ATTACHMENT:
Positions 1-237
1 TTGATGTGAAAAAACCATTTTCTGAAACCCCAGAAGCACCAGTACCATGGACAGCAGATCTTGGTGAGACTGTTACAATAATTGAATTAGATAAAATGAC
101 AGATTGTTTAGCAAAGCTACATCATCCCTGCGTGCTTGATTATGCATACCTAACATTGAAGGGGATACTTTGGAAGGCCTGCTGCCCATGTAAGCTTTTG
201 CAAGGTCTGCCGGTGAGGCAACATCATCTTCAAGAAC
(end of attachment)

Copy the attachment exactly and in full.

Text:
Positions 1-237
1 TTGATGTGAAAAAACCATTTTCTGAAACCCCAGAAGCACCAGTACCATGGACAGCAGATCTTGGTGAGACTGTTACAATAATTGAATTAGATAAAATGAC
101 AGATTGTTTAGCAAAGCTACATCATCCCTGCGTGCTTGATTATGCATACCTAACATTGAAGGGGATACTTTGGAAGGCCTGCTGCCCATGTAAGCTTTTG
201 CAAGGTCTGCCGGTGAGGCAACATCATCTTCAAGAAC